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Genetic influences on cognitive endophenotypes in schizophrenia

Schizophrenia Research, 1, 156, pages 71 - 75

Abstract

Background

Cognitive deficits are prominent in schizophrenia and represent promising endophenotypes for genetic research.

Methods

The current study investigated the importance of two conceptually distinct genetic aggregates, one based on copy number variations (uncommon deletion burden), and one based on single nucleotide polymorphisms identified in recent risk studies (genetic risk score). The impact of these genetic factors, and their interaction, was examined on cognitive endophenotypes defined by principal component analysis (PCA) in a multi-center sample of 50 patients with schizophrenia and 86 controls. PCA was used to identify three different types of executive function (EF: planning, fluency, and inhibition), and in separate analyses, a measure general cognitive ability (GCA).

Results

Cognitive deficits were prominent among individuals with schizophrenia, but no group differences were evident for either genetic factor. Among patients the deletion burden measures predicted cognitive deficits across the three EF components and GCA. Further, an interaction was noted between the two genetic factors for both EF and GCA and the observed patterns of interaction suggested antagonistic epistasis. In general, the set of genetic interactions examined predicted a substantial portion of variance in these cognitive endophenotypes.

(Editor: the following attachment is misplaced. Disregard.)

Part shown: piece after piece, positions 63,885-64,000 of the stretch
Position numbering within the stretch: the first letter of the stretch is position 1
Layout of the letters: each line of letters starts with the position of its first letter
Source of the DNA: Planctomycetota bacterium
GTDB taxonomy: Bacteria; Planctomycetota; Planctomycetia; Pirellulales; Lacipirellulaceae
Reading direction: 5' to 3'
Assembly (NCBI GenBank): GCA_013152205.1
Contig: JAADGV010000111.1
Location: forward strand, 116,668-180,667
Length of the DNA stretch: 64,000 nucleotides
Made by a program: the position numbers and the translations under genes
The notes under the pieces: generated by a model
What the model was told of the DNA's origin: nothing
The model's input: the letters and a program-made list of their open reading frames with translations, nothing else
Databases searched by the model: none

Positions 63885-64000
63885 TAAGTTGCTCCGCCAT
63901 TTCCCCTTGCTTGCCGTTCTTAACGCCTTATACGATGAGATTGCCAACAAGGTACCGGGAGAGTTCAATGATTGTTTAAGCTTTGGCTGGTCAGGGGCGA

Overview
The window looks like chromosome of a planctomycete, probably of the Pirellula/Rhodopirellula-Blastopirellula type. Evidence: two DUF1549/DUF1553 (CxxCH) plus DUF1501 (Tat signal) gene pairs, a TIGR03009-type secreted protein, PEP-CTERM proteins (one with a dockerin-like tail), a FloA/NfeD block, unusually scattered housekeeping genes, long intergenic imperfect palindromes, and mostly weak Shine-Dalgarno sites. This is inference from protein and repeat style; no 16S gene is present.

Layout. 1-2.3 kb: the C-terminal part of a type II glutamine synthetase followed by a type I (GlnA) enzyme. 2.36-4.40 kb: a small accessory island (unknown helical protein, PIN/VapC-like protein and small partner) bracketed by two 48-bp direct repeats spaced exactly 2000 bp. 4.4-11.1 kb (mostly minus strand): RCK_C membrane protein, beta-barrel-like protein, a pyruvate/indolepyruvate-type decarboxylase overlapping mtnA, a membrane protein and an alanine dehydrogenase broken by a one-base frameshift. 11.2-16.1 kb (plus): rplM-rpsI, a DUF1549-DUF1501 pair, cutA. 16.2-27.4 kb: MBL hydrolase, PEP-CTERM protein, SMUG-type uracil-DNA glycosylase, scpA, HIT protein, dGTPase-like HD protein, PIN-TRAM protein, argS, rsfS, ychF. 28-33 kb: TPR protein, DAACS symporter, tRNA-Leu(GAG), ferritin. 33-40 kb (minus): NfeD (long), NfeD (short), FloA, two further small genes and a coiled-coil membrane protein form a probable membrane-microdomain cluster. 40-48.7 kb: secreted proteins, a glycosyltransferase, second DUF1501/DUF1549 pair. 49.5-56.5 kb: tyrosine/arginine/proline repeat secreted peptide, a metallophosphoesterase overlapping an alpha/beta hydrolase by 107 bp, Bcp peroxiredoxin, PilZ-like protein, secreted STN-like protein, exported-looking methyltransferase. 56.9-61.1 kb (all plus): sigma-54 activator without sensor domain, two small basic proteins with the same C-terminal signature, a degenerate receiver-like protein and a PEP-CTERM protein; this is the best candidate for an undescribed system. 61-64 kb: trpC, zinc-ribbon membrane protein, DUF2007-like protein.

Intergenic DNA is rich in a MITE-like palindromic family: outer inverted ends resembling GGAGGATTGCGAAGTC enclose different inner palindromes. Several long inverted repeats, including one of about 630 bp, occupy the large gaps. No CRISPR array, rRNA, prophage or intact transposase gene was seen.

Limitations

Though adequately powered, our sample size is small for a genetic study.

Conclusions

These results draw attention to genetic interactions and the possibility that genetic influences on cognition differ in patients and controls.

Keywords: Schizophrenia, Genetics, Executive function, Mutation, Cognitive, Endophenotype.

Footnotes

a Department of Psychology, University of New Mexico, Albuquerque, NM, USA

b The Mind Research Network, Albuquerque, NM, USA

c MGH/MIT/HMS Martinos Center for Biomedical Imaging, Massachusetts General Hospital, Charlestown, MA, USA

d Department of Child and Adolescent Psychiatry, University Hospital Carl Gustav Carus, Dresden, Germany

e Dresden University of Technology, Dresden, Germany

f Department of Psychiatry, Massachusetts General Hospital, Boston, MA, USA

g Dept. of Psychology, Georgia State University, Atlanta, GA, USA

h Neuroscience Institute, Georgia State University, Atlanta, GA, USA

i Department of Electrical and Computer Engineering, University of New Mexico, Albuquerque, NM, USA

j Department of Psychiatry, University of Minnesota, Minneapolis, MN, USA

k Department of Psychiatry, Carver College of Medicine, University of Iowa, Iowa City, IA, USA

l Department of Psychiatry, University of New Mexico, Albuquerque, NM, USA

m Minneapolis Veterans Administration Health Care System, Minneapolis, MN, USA

n Department of Molecular Biology, Cell Biology and Biochemistry, Laboratory for Molecular Medicine, Brown University, Providence, RI, USA

lowast Corresponding author at: Department of Psychology, University of New Mexico, Albuquerque, NM, USA. Fax: + 1 505 277 1394.